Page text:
MEMORANDUM ON AUTHORITIES OF A PEOPLE'S UTILITY DISTRICT IN OREGON IN COOPERATION OR CONTENTION WITH OTHER SUCH DISTRICTS
The three questions posed are:
1.Would the creation of a People's Utility District (PUD) in Clackamas County (including some or all of the territory of the county) enable the Clackamas PUD to work with the Multnomah County PUD or other PUDs?
2.What happens the generating resources when both PUDs are interested in acquiring them?
3.What happens in the event of disputes between PUDs?
Here are my quick answers:
1. Would the creation of a People's Utility District (PUD) in Clackamas County (including some or all of the territory of the county) enable the Clackamas PUD to work with the Multnomah County PUD or other PUDs?
First, a PUD in Clackamas County could include only the territory that is listed on the petition for such a PUD which has been circulating in Clackamas County for some months now. It cannot include territory currently served by the electric department of the City of Canby.
Second, any PUD can work with another PUD in a variety of ways. To begin with, they can work together under contract. For example, right now the Interlachen PUD (in Multnomah County, near the airport) contracts with the Rockwood Water PUD (east Multnomah County) to operate virtually the entire Interlachen water system. Additional information on this arrangement is available from Interlachen’s general counsel, Linda Williams (linda[AT]lindawilliams.net).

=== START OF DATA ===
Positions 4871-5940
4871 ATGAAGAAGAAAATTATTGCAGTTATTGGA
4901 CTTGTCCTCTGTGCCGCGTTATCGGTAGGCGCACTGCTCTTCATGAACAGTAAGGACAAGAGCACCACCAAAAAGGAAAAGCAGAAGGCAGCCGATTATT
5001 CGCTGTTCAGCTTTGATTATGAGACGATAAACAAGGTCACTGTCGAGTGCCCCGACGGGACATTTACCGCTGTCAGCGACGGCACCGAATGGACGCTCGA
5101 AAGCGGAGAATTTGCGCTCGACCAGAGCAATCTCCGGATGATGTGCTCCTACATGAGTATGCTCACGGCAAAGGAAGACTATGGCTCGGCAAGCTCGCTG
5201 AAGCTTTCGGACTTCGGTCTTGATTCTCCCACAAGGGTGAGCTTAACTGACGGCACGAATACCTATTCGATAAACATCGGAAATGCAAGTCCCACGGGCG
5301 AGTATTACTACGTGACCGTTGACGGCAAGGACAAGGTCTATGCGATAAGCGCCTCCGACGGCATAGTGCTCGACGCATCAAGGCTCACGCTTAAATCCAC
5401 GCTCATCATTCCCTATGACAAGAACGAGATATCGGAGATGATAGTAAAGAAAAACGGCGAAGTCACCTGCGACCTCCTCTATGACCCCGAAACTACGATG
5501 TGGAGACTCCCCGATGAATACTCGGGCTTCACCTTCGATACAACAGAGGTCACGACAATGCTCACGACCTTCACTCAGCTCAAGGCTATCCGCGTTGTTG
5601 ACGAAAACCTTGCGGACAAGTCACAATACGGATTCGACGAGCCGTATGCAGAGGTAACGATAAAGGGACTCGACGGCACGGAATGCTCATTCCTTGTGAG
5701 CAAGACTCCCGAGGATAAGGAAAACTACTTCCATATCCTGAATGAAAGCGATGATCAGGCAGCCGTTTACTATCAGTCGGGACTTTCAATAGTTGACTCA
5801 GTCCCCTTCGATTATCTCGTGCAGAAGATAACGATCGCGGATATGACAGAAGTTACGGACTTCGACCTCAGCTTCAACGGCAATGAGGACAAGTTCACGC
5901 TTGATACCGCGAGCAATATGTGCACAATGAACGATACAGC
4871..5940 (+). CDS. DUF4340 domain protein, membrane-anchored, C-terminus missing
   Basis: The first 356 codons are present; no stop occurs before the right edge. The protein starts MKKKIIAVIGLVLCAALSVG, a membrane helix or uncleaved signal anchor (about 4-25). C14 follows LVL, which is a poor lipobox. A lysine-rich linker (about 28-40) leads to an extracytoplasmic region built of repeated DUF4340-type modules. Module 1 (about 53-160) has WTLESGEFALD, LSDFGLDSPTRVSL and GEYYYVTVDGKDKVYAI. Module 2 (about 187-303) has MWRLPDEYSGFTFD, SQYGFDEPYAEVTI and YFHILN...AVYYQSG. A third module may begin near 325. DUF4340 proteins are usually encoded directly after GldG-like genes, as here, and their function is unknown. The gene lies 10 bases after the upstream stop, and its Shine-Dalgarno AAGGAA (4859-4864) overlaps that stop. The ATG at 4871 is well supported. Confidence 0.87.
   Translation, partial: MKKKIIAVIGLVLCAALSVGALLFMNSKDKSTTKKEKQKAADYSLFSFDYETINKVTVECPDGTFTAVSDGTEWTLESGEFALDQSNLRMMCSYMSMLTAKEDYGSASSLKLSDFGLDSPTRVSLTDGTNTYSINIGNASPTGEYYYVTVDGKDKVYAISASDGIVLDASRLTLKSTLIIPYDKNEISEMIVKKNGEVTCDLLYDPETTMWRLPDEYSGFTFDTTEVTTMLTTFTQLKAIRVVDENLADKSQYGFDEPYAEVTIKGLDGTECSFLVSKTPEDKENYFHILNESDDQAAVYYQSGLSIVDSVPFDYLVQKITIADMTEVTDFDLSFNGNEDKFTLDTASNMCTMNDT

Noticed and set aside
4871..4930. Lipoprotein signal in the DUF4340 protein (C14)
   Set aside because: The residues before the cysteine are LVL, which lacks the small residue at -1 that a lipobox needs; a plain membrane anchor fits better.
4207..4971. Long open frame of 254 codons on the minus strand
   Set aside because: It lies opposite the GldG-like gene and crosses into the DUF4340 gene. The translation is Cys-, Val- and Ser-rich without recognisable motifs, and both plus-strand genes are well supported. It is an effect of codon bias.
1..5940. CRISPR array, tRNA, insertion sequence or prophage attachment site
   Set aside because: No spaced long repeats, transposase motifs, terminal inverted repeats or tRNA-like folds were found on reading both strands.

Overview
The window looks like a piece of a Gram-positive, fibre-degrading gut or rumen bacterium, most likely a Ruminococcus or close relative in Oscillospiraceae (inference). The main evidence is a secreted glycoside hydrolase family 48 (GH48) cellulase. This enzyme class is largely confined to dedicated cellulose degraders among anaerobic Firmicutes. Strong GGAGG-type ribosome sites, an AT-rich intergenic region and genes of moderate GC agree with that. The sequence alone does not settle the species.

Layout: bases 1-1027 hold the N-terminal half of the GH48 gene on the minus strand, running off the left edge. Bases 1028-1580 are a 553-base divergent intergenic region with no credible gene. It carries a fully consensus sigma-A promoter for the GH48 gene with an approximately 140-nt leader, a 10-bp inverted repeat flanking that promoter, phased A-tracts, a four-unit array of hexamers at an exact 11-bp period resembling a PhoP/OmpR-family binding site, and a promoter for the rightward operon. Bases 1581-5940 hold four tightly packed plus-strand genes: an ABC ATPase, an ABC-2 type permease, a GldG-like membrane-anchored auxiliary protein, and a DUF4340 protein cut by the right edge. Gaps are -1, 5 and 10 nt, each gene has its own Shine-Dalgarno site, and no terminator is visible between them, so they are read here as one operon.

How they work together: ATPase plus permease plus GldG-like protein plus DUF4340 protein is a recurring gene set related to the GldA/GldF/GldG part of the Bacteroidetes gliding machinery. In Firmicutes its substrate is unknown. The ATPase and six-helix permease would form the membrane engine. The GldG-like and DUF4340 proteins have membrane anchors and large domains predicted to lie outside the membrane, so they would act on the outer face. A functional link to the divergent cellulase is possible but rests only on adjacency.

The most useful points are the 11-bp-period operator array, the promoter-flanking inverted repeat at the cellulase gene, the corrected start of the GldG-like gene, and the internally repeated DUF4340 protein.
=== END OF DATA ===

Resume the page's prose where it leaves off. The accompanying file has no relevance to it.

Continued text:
Further, PUDs can execute intergovernmental agreements under ORS Chapter 190, which authorizes any local government entities, including PUDs to enter into agreements for joint operation of any or all of their facilities.
190.010 Authority of local governments to make intergovernmental agreement. A unit of local government may enter into a written agreement with any other unit or units of local government for the performance of any or all functions and activities that a party to the agreement, its officers or agencies, have authority to perform. The agreement may provide for the performance of a function or activity:
(1) By a consolidated department;
(2) By jointly providing for administrative officers;
(3) By means of facilities or equipment jointly constructed, owned, leased or operated;
(4) By one of the parties for any other party;
(5) By an intergovernmental entity created by the agreement and governed by a board or commission appointed by, responsible to and acting on behalf of the units of local government that are parties to the agreement; or
(6) By a combination of the methods described in this section.
This is extremely broad authority for joint operations by PUDs.
There is another statute which authorizes PUDs and municipal utilities to undertake joint projects (Chapter 262), but it is far less flexible than Chapter 190.
Thus, there is ample statutory authority for any PUD to fully integrate its operations with any other PUD or PUDs or with any other local government entities of any sort, including cities. This would enable a Clackamas PUD to operate jointly with the existing electric facilities of the City of Canby or even to have the City of Canby run the electric system for the entire county.